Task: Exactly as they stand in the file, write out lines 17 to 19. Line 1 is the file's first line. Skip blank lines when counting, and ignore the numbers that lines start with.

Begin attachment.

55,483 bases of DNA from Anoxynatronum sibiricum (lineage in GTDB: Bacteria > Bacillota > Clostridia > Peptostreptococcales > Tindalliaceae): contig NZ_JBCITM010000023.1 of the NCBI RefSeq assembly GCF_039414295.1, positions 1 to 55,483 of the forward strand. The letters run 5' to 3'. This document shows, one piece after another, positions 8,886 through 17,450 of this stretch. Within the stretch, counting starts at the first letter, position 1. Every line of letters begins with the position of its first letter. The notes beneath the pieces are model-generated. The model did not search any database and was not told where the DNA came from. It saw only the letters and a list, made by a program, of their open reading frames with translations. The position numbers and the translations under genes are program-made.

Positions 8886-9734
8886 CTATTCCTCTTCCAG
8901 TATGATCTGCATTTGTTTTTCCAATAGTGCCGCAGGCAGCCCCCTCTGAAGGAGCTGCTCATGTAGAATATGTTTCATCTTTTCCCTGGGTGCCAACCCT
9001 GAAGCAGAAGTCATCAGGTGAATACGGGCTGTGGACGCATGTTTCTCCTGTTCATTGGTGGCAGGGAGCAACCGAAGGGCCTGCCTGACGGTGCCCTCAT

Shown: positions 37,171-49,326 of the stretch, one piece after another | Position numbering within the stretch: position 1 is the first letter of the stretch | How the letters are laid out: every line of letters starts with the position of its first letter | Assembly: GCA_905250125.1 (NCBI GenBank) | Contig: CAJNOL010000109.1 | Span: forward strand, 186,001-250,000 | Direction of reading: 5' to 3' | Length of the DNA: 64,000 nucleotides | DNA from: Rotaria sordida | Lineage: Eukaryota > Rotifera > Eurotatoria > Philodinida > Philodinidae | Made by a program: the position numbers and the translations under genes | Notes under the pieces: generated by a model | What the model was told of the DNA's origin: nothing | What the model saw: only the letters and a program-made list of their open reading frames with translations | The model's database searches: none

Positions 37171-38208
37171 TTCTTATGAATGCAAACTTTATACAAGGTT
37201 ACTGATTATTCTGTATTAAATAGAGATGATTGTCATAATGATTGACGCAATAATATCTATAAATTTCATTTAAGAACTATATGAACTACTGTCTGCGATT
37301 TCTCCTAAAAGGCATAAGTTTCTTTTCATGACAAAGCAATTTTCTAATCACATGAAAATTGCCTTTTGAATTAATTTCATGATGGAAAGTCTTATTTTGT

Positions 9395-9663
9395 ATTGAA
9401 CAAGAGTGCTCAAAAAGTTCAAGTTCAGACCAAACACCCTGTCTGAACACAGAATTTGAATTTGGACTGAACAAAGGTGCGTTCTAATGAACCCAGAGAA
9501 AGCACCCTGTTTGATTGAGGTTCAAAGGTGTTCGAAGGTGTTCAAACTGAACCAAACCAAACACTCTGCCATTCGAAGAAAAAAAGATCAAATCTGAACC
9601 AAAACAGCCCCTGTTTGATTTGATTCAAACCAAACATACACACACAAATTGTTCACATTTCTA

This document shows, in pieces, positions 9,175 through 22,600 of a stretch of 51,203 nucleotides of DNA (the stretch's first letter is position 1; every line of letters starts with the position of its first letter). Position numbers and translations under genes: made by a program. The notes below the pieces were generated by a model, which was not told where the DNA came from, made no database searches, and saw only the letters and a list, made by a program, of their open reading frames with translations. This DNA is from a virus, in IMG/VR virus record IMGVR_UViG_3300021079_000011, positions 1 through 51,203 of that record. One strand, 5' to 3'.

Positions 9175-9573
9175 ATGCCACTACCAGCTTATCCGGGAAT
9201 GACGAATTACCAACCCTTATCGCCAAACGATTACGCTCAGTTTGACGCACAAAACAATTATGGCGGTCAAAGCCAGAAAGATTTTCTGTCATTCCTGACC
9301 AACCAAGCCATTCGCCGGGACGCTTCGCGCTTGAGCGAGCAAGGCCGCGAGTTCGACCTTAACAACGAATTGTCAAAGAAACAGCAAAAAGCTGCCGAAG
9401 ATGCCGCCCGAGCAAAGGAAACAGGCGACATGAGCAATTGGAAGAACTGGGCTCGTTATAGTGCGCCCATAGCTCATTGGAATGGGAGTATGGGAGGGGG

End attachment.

Positions 9175-9573
9175 ATGCCACTACCAGCTTATCCGGGAAT
9201 GACGAATTACCAACCCTTATCGCCAAACGATTACGCTCAGTTTGACGCACAAAACAATTATGGCGGTCAAAGCCAGAAAGATTTTCTGTCATTCCTGACC